Friday, 3 July 2009

Work Hard, Play Hard

My last video on YouTube showed the Twiga kids working hard to prepare their vegetable plot, sow seed and build a fence to protect their vegetables.

Well, this new slide show shows that they don't just work. We organise games for them so that, especially those with particularly hard lives can act like the kids they really are, even if it is only for a couple of hours!

Please take a look at a bunch of kids enjoying themselves.

Wednesday, 1 July 2009

A Plea From Ghana

Blessing Akowuah

My name is Blessing Akowuah. I am 15 years old and I live in Ghana with my parents and sister.

I attend school every day, and I have just completed Junior High School. Now my parents cannot pay my school fees. I need to go to school to get a good education. I work hard and always obtain good marks at school. I am clever and I work hard. The teachers like me because I work hard and always behave myself.

If I do not go to school, I will not be able to become a good worker when I finish school. I want to be able to work well for my family and for Ghana.

Please, I need a sponsor. I am clever and I am worth helping so that I can get a good job.

Blessing Akowuah

Tuesday, 30 June 2009

Review of My Time in Kisii

This is not a long review, just memories of little incidents as they come to me.

This first relates not just to my latest visit, but I will relate the last occasion that I found this funny.

Now, I am sure that many of you have seen this simple finger trick:


video

I don't know when or where I first picked it up, but I seem to have been able to do it forever.

Anyway, when confronted with a gaggle of rural Kenyan kids, this is what I show them, particularly one little boy, Simon, who is deaf, and his friend and signer, Brian. Simon is the one with his finger in his mouth.

Both kids were amazed and tried for a long time to do this and eventually, with a little help, they succeeded.

The sounds of pleasure that Simon made when he succeeded were special. He had a grin on his face as he "talked" to Brian and Vincent, who can also sign.

Maybe I should learn to sign as well. I am sure that Simon isn't the only deaf kid who will cross my path in Kenya.

But is signing in Kenya the same as over here in the UK? I don't know. Can anyone tell me, please?

UPDATE: There is a specific language in Kenya, KSL or Kenyan Sign Language. This language is to become an official language in Kenya, if it hasn't already. Other European and US sign languages are used in a few schools in Kenya, but KSL is the norm.

There is a school for the deaf, staffed by deaf people in Kisii. It is the only one of its kind in Kenya a far as I can make out. Did Simon go there? I doubt it. He and his friend Brian were two of the scruffiest, grubbiest kids I have seen in Kenya.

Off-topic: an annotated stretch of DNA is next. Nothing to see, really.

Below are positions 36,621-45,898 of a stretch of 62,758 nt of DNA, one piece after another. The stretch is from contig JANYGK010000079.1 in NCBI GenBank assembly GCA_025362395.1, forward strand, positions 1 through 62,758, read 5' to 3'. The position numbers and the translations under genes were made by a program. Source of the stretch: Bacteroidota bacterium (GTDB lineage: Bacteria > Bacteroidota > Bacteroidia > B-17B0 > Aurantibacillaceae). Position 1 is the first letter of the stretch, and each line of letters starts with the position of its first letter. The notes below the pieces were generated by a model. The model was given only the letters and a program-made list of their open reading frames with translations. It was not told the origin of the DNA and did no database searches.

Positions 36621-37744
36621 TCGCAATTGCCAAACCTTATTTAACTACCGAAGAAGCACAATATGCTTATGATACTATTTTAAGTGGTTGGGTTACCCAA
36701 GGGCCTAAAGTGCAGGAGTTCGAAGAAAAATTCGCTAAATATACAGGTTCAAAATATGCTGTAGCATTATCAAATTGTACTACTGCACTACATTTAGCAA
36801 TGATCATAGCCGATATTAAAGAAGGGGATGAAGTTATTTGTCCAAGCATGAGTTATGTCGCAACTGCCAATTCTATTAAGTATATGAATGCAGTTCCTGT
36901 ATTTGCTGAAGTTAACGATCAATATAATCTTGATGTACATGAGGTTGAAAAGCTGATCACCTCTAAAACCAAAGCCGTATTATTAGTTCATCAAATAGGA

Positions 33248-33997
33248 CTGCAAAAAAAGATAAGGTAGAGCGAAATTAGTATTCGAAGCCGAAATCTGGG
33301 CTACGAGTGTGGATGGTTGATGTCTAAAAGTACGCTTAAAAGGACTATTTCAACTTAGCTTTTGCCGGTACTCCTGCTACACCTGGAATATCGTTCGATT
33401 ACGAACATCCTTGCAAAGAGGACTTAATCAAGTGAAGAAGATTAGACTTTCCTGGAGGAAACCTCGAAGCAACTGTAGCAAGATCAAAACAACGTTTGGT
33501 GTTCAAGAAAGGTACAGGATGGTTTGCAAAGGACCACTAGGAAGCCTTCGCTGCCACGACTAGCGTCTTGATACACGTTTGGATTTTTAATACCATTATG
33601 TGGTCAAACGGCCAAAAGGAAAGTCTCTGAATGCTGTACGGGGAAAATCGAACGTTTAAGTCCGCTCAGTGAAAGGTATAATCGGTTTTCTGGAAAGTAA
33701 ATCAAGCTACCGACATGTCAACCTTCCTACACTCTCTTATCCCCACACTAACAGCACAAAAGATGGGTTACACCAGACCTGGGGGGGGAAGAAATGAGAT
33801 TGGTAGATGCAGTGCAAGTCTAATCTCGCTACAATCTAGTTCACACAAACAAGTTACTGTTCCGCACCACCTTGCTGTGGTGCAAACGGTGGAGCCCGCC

Monday, 29 June 2009

New video on YouTube

I have finally managed to transfer the video from my old video camera onto my PC hard disk, edited it and produced a short film of the Twiga kids working the vegetable plot.

Sunday, 28 June 2009

Photos, videos of Kenya

During my recent visit to Kisii, I took a lot of photos, the Twiga kids used my camera to take even more (some of them are rather good), and we also shot some candid video, using my old, creaky 8mm camcorder.

Back at home, I now have the endless task of weeding out the photos and editing the video.

Which posed a problem - how do I transfer analog video on tape to a digital format on a hard disk?

And the answer came from an unexpected corner. I was glancing through the adverts in last week's Sunday paper when i spotted a "USB video grabber". It was expensive, but i had a look on eBay and there was the same gadget, but a lot cheaper.

The gadget arrived and I set about installing it on my most powerful computer, which runs under Windows XP X64 (I inherited it so I didn't get a say in the operating system). And guess what, it is not compatible - most hardware isn't compatible with X64.

So to the second most powerful computer, which I build myself from stuff lying around.

For the technically minded, it has an early Pentium-D 2.8GHz and 2GB RAM, 3 x 250GB SATA hard disks, but a very poor internal video card (16MB) and no video card slot.

It installed perfectly on this second machine, so I connected everything together and wow! I could see my video on-screen. I can capture a video or bits of it, edit it with the software provided, and generally mess about with them - brilliant.

Now all I have to do is to figure out what all the buttons and commands do - the manual is, as usual, not terribly good, so this could take some time.

There is also the question of resolution. Obviously, I want the biggest possible screen-size, but there seems to be a problem and I have chosen a smaller format for the time being. I can always recapture the videos, and probably do a better job next time.